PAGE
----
Prohibition didn’t prohibit consumption of alcohol.

What’s the difference between the Eighteenth Amendment and the Volstead Act? I used to think they were the same thing, but the amendment is very short, only 3 sentences. It is the Volstead Act that explained how prohibition was to be enforced and which alcoholic beverages were included. The amendment simply prohibits “the manufacture, sale, or transportation of intoxicating liquors within, the importation thereof into, or the exportation thereof from the United States.”

Notice what it doesn’t prohibit–the drinking of alcoholic beverages. Drinking the stuff was not illegal. So private clubs and individuals could–and did–stock up on liquor in the months before Prohibition was to take effect, so they would be assured of having drinks for a long while. Supposedly the Yale Club had stocked enough to last 14 years–a prescient move, if it’s true, since Prohibition lasted 13 years, from 1920 to 1933.  

The Volstead Act defined intoxicating beverages as any beverage that contained more than 1/2 % alcohol. It made exceptions for doctors who could prescribe whiskey, for churches that could continue to use sacramental wine, and for scientists doing research. It also exempted rubbing alcohol, necessary in hospitals. Not surprisingly, these exemptions were abused, as doctors began writing prescriptions for friends, as hospital supply clerks began ordering railroad cars full of alcohol that they used to buy by the case, and bogus churches sprang up to claim the religious exemption. The law could never succeed with such a large portion of the population willing to skirt it. The majority fundamentally believed that the government had no business interfering with an individual’s choice in this matter.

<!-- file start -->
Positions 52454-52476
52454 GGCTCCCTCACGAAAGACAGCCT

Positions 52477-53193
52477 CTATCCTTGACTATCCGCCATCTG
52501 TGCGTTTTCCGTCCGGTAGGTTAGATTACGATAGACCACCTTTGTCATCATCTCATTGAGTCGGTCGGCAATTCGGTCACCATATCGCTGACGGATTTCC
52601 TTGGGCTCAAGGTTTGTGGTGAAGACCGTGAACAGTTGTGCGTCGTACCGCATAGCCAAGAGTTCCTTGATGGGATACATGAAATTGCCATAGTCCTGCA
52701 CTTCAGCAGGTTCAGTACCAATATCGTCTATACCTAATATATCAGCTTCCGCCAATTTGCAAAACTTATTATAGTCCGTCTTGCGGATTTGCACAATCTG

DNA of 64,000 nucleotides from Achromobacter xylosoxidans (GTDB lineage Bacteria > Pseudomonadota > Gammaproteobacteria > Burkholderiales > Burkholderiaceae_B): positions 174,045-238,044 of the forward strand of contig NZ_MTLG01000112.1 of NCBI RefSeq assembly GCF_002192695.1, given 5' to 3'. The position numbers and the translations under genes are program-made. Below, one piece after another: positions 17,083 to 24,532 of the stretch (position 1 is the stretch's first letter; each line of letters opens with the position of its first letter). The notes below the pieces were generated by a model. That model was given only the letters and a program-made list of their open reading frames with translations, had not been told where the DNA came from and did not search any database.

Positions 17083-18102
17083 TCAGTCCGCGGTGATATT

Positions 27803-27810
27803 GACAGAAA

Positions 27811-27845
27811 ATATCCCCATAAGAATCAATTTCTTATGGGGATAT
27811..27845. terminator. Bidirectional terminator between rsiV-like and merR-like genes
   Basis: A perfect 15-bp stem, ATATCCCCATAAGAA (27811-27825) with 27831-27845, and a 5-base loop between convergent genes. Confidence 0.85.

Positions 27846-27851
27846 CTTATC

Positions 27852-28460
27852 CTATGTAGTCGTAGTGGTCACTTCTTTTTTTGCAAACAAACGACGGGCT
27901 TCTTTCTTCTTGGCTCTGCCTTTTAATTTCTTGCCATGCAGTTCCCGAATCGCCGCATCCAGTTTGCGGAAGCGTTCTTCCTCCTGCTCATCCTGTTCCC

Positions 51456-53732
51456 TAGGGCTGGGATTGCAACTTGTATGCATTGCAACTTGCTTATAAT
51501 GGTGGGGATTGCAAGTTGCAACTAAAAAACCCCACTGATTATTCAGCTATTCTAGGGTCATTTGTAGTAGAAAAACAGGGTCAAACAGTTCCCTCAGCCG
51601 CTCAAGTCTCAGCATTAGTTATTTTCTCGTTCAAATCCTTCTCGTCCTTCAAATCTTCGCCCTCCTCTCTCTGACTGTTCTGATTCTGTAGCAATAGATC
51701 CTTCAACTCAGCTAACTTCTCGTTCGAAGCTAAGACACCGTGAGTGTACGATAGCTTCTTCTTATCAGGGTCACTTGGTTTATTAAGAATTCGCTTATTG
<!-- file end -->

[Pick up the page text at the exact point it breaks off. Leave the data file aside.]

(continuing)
Published in: on February 5, 2012 at 8:25 am  Leave a Comment  
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